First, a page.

Why I fight (the bullet)

The x-rays of the bullet lodged in the frontal lobe of my brain make the point; life happens to us whether we like it or not. So does death.  So do experiences whose realities are so ruthlessly sudden and savage that when (if) you come out the other side with something resembling your wits about you,  you’ll likely find yourself viewing things from a new perspective.  Kahrmann Head Xray 3

Now, needless to say, when I was held up in Brooklyn  in 1984 and shot in the head, things changed. Far, far more than even I realized at the time. The mind and body, it seems, have a way of digesting certain realities over time, particularly when trauma is involved. Were they to absorb so massive a reality in one fell swoop, I suspect some would implode. That would’ve been my fate.

It must be said, I suppose, that all my life I’ve acted, in one way or another, to expose and, hopefully, deplete bigotry’s presence. Whether  its racism, homophobia, anti-Semitism, sexism, the unforgiveable treatment of our senior citizens, and so on, I’ve never been able to sit on my hands, as it were, when  people are being oppressed, having their rights denied, and, as so often is the case when it comes to persons with disabilities (PWD), dehumanized. A reality that came home to roost when I became a PWD as a result of my brain injury and PTSD.

PWD are on the receiving end of some of the most vicious forms of bigotry imaginable. They are perceived and treated as if they are little more than revenue streams for the greedy, and, equally despicable, tattered remnants of humanity whose only purpose is to be trotted out  for display purposes when various agencies decide to use them as bait for donors, or visual fuel for self-aggrandizement, or both.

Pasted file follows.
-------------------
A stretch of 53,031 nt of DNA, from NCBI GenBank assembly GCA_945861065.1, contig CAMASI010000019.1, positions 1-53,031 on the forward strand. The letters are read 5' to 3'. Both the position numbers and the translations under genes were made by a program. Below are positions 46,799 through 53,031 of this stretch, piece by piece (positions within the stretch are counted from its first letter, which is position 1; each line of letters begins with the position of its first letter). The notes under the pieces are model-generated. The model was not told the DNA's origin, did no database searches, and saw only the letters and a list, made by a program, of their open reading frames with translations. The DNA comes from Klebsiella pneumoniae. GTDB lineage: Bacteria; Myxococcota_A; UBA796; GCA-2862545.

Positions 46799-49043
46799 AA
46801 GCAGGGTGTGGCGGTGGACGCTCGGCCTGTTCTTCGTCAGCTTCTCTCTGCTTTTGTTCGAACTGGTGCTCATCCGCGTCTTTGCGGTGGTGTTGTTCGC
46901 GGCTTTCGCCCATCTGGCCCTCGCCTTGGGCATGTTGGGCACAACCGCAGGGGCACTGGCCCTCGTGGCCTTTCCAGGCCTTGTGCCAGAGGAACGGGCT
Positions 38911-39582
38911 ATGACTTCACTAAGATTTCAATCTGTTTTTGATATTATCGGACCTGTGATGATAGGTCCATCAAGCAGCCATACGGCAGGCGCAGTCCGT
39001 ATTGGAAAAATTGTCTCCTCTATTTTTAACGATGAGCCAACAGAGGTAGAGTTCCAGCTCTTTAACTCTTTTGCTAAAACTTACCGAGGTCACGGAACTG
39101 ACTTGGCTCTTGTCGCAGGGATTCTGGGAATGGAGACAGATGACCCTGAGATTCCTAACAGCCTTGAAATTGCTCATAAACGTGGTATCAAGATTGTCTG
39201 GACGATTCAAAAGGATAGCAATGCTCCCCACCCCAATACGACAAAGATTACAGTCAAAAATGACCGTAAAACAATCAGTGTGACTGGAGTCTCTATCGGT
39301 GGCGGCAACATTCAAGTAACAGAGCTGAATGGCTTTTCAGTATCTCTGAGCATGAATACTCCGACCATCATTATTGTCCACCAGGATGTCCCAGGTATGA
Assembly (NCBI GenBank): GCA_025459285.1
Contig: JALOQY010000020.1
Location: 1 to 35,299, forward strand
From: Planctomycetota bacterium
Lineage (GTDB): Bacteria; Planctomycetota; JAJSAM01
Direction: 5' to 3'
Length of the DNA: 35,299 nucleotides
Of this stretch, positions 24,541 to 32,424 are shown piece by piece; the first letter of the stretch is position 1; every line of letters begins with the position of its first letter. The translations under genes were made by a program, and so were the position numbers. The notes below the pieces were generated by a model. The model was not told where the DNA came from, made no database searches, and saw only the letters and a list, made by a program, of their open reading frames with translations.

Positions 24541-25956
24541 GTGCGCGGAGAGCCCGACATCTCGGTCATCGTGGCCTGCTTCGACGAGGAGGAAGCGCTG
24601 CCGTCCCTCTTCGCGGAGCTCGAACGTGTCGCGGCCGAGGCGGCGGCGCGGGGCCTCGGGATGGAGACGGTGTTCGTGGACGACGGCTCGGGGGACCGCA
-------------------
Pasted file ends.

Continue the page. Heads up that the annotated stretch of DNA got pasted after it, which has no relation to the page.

It would be naive to think this kind of behavior is linked solely to for-profit companies. Not so.   I’ve known and know some non-profits run by arrogant, self-absorbed, self-aggrandizing cretins who, in truth, don’t care a wit about the people they say they care about.  Next time you run across a non-profit company in business to help PWD, find out how many PWD they employ. Find out how many PWD are on their board of directors. And, while you’re at it, find out Kahrmann Head Xray 2what they do with the money they raise. See how much is used to directly benefit the lives of those they are said to care about. Find out – to the penny.

I am writing this essay, in part,  to help some people understand (many already do) why I advocate the way I do. Why, as some have rightly observed, my  advocacy style might be rather aggressive. Some would say, too in the oppressor’s face. Some have wondered why I’ve continued to advocate even after losing all my income in 2008 for doing just that (I would not remain silent when an Albany-based New York State Traumatic Brain Injury (TBI) Waiver Provider was  blatantly denying program participants their rights). Why I’ve continued to advocate even after the New York State Department of Health, also unhappy with my advocacy, simply took away my housing subsidy, and, along with the aforementioned provider and others, damaged my ability to be employed in the field of brain injury in New York State and, I suspect, Massachusetts as well.

All that backlash because I would not remain silent when I saw, in this case, individuals with brain injury disabilities having their rights denied,  sometimes brutally so. One particularly abhorrent creature comes to mind.  When a program participant would tell this creature about something they were having a tough time dealing with, this vile thing would invariably respond with, “To bad, so sad.” The program’s owner was well aware of this person’s behavior, and yet he works there still. Testimony,  I believe,  to the owner’s profit-before-people mindset.